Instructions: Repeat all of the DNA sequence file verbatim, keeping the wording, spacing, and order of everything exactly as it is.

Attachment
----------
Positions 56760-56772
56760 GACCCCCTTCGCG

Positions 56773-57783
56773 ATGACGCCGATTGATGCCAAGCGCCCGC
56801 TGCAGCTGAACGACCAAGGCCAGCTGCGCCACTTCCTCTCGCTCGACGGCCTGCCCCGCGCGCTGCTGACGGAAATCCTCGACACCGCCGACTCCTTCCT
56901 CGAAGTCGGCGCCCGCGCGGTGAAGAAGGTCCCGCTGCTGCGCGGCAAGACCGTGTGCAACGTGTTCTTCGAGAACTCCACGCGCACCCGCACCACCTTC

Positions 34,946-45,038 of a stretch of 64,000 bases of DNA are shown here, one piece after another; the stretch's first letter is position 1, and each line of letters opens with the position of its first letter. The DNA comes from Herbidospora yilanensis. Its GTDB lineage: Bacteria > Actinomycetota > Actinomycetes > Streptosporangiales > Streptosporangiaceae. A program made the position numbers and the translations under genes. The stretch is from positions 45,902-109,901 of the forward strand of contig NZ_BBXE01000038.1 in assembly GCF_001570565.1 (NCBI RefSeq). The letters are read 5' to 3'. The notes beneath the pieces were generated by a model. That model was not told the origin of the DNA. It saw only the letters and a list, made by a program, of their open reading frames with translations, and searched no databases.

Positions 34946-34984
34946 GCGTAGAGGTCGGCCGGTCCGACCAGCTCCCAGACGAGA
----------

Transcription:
Positions 56760-56772
56760 GACCCCCTTCGCG

Positions 56773-57783
56773 ATGACGCCGATTGATGCCAAGCGCCCGC
56801 TGCAGCTGAACGACCAAGGCCAGCTGCGCCACTTCCTCTCGCTCGACGGCCTGCCCCGCGCGCTGCTGACGGAAATCCTCGACACCGCCGACTCCTTCCT
56901 CGAAGTCGGCGCCCGCGCGGTGAAGAAGGTCCCGCTGCTGCGCGGCAAGACCGTGTGCAACGTGTTCTTCGAGAACTCCACGCGCACCCGCACCACCTTC

Positions 34,946-45,038 of a stretch of 64,000 bases of DNA are shown here, one piece after another; the stretch's first letter is position 1, and each line of letters opens with the position of its first letter. The DNA comes from Herbidospora yilanensis. Its GTDB lineage: Bacteria > Actinomycetota > Actinomycetes > Streptosporangiales > Streptosporangiaceae. A program made the position numbers and the translations under genes. The stretch is from positions 45,902-109,901 of the forward strand of contig NZ_BBXE01000038.1 in assembly GCF_001570565.1 (NCBI RefSeq). The letters are read 5' to 3'. The notes beneath the pieces were generated by a model. That model was not told the origin of the DNA. It saw only the letters and a list, made by a program, of their open reading frames with translations, and searched no databases.

Positions 34946-34984
34946 GCGTAGAGGTCGGCCGGTCCGACCAGCTCCCAGACGAGA